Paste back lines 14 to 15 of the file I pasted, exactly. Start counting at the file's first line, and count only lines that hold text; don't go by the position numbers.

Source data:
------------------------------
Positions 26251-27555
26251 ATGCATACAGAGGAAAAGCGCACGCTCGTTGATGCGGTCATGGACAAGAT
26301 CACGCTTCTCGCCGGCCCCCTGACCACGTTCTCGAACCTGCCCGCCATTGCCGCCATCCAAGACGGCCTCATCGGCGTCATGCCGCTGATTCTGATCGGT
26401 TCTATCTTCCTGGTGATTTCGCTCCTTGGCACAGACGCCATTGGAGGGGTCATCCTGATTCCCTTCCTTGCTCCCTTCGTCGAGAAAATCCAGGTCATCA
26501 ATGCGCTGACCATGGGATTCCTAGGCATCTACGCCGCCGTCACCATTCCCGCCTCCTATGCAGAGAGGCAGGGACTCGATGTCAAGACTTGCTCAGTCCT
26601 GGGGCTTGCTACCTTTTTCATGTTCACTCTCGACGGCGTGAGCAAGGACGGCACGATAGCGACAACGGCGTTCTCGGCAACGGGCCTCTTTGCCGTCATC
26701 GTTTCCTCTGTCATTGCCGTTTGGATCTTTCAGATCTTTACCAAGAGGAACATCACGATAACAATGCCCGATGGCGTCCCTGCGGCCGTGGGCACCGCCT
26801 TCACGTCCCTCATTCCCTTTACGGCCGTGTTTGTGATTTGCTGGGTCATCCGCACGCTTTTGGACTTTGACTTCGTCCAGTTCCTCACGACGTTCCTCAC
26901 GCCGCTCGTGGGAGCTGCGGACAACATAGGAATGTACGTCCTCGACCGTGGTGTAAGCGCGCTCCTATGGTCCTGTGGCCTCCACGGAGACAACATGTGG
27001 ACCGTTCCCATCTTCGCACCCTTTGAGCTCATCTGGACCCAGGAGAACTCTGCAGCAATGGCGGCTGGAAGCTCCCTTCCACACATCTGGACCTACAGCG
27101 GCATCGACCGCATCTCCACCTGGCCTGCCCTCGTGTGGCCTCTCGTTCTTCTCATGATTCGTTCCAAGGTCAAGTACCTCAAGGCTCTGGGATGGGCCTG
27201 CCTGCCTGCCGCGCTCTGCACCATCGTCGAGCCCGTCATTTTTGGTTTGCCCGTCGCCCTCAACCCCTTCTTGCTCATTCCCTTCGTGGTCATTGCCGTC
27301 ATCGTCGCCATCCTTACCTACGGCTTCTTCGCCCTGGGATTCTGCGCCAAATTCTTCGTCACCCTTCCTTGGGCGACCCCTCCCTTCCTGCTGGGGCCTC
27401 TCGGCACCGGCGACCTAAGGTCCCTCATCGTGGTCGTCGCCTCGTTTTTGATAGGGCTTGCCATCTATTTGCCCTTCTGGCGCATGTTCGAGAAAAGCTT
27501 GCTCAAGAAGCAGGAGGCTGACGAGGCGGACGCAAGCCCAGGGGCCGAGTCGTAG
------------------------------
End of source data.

27401 TCGGCACCGGCGACCTAAGGTCCCTCATCGTGGTCGTCGCCTCGTTTTTGATAGGGCTTGCCATCTATTTGCCCTTCTGGCGCATGTTCGAGAAAAGCTT
27501 GCTCAAGAAGCAGGAGGCTGACGAGGCGGACGCAAGCCCAGGGGCCGAGTCGTAG